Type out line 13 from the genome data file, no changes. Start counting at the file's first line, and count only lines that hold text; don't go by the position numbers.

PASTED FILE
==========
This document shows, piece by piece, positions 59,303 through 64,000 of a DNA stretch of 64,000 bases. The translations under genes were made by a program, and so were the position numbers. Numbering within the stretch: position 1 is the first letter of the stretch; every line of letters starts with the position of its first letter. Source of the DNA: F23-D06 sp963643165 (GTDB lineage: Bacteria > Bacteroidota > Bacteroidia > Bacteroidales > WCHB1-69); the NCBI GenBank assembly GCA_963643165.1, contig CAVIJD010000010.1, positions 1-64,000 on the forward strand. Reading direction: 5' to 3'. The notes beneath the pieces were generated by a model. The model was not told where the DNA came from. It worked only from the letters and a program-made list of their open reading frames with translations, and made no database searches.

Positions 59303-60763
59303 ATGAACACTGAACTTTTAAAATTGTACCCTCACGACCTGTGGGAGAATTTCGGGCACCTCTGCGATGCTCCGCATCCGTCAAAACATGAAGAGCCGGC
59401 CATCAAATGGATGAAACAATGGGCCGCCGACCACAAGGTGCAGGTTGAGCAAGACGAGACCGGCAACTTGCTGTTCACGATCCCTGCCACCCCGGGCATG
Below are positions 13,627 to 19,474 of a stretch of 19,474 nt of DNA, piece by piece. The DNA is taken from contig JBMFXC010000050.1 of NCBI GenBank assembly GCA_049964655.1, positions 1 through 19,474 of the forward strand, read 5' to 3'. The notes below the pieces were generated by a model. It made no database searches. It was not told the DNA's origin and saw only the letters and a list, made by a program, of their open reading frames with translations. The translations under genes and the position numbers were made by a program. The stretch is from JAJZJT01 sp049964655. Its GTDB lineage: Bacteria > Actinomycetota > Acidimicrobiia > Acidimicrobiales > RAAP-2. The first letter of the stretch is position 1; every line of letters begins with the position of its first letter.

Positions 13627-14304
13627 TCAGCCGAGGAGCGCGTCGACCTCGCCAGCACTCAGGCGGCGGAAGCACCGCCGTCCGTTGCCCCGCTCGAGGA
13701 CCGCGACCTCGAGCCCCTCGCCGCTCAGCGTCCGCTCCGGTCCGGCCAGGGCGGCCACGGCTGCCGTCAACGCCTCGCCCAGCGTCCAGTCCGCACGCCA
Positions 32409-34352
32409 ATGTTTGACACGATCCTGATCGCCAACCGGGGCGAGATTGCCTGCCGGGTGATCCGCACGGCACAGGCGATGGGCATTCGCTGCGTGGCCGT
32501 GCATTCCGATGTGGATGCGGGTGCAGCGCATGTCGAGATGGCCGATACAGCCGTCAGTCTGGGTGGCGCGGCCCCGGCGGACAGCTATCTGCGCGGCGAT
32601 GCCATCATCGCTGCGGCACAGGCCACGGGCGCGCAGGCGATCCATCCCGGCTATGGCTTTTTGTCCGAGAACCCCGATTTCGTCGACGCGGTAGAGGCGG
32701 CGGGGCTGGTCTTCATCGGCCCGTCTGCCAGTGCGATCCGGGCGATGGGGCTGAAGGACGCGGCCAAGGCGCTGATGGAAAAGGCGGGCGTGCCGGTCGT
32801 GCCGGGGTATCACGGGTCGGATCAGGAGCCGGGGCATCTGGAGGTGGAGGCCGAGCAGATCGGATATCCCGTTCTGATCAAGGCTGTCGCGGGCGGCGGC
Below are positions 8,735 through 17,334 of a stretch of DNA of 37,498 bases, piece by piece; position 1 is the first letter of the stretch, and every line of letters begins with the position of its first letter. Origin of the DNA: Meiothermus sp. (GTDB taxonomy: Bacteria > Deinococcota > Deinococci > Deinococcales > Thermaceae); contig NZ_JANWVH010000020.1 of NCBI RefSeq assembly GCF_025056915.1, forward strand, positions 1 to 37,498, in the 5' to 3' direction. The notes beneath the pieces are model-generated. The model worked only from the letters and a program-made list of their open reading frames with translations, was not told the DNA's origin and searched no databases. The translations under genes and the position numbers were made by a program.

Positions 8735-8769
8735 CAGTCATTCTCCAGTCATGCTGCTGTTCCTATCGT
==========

32701 CGGGGCTGGTCTTCATCGGCCCGTCTGCCAGTGCGATCCGGGCGATGGGGCTGAAGGACGCGGCCAAGGCGCTGATGGAAAAGGCGGGCGTGCCGGTCGT